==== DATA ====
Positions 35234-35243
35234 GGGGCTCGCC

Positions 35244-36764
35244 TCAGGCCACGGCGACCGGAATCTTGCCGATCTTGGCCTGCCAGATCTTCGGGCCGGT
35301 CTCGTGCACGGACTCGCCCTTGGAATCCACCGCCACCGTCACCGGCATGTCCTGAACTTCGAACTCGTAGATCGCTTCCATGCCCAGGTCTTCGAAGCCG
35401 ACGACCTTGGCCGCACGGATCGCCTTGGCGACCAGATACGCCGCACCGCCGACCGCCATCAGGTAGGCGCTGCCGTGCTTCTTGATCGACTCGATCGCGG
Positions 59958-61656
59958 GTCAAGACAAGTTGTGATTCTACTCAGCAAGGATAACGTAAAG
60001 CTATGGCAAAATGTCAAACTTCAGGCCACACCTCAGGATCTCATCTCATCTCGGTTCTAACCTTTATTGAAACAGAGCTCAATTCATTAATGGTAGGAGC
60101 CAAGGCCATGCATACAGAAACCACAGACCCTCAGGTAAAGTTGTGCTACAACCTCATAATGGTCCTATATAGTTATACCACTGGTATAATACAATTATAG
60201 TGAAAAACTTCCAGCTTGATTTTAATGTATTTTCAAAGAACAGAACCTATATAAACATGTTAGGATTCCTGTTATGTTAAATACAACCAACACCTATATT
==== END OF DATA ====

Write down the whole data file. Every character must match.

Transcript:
Positions 35234-35243
35234 GGGGCTCGCC

Positions 35244-36764
35244 TCAGGCCACGGCGACCGGAATCTTGCCGATCTTGGCCTGCCAGATCTTCGGGCCGGT
35301 CTCGTGCACGGACTCGCCCTTGGAATCCACCGCCACCGTCACCGGCATGTCCTGAACTTCGAACTCGTAGATCGCTTCCATGCCCAGGTCTTCGAAGCCG
35401 ACGACCTTGGCCGCACGGATCGCCTTGGCGACCAGATACGCCGCACCGCCGACCGCCATCAGGTAGGCGCTGCCGTGCTTCTTGATCGACTCGATCGCGG
Positions 59958-61656
59958 GTCAAGACAAGTTGTGATTCTACTCAGCAAGGATAACGTAAAG
60001 CTATGGCAAAATGTCAAACTTCAGGCCACACCTCAGGATCTCATCTCATCTCGGTTCTAACCTTTATTGAAACAGAGCTCAATTCATTAATGGTAGGAGC
60101 CAAGGCCATGCATACAGAAACCACAGACCCTCAGGTAAAGTTGTGCTACAACCTCATAATGGTCCTATATAGTTATACCACTGGTATAATACAATTATAG
60201 TGAAAAACTTCCAGCTTGATTTTAATGTATTTTCAAAGAACAGAACCTATATAAACATGTTAGGATTCCTGTTATGTTAAATACAACCAACACCTATATT